Have you ever heard yourself saying: “My accountant has advised me that I have some GST “adjustments” to make.”
The next big question might be “what are they and how did that happen?”
What is a GST adjustment?
A GST adjustment will most likely occur due to a change of circumstances or facts and can include:
- cancellation of a taxable sale or purchase
- change in price of a taxable sale or purchase
- GST-free export supplies that are not exported within the required time (and therefore become taxable)
- bad debts or credit notes being raised
- changes made to the creditable purpose of a purchase
…and then there are mistakes
Mistakes however, are straight out errors, and can include:
- clerical errors
- a mathematical inaccuracy or exclusion in calculations
- the incorrect classification of GST status
If you are being told you have paid too much GST and owed a refund, it may have been caused by:
- purchase receipts or invoices from previous periods came to hand after a BAS was lodged
- errors were made in coding the transactions
- a purchase is actually tax deductible but it was not included in a previous BAS
- a sale was coded as taxable but it was actually GST free
If you are being told you owe extra GST, it may have been caused by:
- a sales invoice was forgotten or missed
- a sale was coded as GST free when in fact it included GST
- an error was made in coding transactions
- a purchase was included that is not actually tax deductible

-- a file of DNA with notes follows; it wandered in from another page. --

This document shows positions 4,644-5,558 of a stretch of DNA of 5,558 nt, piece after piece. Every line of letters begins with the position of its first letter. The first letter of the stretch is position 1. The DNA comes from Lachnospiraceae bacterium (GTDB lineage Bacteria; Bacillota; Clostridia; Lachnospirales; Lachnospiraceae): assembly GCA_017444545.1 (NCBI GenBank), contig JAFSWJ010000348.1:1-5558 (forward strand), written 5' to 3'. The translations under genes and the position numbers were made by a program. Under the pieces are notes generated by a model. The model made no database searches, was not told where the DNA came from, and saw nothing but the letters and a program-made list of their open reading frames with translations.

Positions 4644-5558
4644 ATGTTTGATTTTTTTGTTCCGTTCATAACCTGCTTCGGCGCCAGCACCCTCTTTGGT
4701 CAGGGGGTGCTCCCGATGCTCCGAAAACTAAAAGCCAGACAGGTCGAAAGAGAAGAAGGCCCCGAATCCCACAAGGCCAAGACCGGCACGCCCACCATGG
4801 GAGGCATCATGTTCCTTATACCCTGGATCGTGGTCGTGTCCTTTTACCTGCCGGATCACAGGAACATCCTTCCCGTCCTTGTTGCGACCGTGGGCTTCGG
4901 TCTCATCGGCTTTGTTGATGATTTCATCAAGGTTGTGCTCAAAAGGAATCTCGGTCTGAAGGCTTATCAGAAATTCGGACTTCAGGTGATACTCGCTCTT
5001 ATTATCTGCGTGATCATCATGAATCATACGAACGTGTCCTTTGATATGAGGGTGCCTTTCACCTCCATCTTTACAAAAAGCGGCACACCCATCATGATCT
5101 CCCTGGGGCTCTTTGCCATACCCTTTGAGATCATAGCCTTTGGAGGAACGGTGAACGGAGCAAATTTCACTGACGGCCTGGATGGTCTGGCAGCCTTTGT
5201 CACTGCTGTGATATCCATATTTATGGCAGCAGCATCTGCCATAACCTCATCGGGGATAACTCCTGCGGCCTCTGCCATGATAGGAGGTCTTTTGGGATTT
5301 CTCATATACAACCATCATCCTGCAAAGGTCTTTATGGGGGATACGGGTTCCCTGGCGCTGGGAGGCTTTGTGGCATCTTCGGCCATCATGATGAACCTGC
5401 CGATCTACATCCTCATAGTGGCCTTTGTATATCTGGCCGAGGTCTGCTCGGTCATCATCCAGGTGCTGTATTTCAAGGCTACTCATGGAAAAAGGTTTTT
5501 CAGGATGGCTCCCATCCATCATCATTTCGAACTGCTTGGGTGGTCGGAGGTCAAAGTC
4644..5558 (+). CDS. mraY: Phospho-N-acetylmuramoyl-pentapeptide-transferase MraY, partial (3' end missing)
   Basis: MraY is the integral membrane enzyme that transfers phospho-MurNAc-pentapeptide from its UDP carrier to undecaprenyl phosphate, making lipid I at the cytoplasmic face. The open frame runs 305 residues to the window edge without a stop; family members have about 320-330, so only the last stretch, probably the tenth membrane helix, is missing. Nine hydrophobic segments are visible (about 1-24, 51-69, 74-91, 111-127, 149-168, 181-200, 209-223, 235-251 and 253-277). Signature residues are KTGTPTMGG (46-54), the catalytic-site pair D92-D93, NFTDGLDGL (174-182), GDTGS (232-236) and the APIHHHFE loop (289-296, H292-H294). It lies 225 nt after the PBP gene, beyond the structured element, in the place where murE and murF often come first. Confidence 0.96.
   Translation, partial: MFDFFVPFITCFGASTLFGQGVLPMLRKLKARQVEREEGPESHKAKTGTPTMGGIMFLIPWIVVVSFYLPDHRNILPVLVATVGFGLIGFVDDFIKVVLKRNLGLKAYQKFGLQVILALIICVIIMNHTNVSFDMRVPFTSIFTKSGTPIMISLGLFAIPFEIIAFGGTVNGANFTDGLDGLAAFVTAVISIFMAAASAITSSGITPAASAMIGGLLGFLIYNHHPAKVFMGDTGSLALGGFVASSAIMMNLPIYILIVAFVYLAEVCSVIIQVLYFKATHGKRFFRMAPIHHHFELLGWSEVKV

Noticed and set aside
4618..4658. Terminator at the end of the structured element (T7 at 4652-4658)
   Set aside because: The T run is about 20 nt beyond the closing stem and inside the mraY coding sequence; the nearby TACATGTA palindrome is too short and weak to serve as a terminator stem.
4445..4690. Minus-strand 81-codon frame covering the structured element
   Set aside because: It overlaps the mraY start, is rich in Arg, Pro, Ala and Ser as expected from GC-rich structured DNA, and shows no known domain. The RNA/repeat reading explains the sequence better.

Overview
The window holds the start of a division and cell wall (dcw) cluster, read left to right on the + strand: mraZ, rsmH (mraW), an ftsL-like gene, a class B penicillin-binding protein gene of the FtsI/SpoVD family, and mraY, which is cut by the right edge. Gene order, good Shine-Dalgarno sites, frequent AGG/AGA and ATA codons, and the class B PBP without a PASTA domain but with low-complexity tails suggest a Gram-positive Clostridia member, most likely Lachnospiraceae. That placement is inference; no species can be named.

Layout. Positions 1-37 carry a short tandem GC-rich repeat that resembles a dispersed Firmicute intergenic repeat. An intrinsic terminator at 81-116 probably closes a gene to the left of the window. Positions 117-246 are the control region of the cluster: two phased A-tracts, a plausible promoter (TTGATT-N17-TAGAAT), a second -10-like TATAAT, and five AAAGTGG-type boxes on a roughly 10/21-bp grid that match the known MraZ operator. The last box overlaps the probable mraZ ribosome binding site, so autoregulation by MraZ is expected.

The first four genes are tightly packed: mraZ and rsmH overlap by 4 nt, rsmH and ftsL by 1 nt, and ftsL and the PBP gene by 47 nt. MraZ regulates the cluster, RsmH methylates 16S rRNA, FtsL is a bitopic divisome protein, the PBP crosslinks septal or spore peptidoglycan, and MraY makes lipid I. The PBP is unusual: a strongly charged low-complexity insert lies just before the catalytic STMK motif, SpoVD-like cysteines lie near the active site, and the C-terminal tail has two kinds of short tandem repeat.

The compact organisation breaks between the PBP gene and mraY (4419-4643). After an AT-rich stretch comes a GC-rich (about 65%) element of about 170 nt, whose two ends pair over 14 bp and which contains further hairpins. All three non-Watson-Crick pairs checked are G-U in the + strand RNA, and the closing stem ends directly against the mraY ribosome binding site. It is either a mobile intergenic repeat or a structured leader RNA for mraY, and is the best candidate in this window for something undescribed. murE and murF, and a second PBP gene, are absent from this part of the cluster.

- a purchase that wasn’t 100% business-use was claimed
In limited circumstances, a GST adjustment can be accounted for in a subsequent tax period in which the event occurs, but there are strict time limits and value limits.
If the error is a debit error (an increase in the GST you owe), for entities with a turnover less than $20 million, the time limit is 18 months and the value limit is $10,000. Should your error be more than this amount, you are required to amend the previous BAS the adjustment occurred in, until you have brought the total value of your remaining errors below the limit. Then you can make the remaining corrections on your current activity statement, but it must be done within 18 months.
If the error is a credit error (a refund of GST to you), there are no value limits, but an extended 4 year period of review to fix the error. If you fail to fix the error within that time limit, the error cannot be corrected and you effectively forego collecting the money owed to you.
If you are not sure what period you are required to report the error you should consult with your accountant.
Accountants may generally use the term “adjustment” rather than “mistake” or “error”, however quite often the adjustment is in fact a mistake. So when your accountant advises you that there are GST “adjustments” to make, colloquially they are advising you that “mistakes” have been made.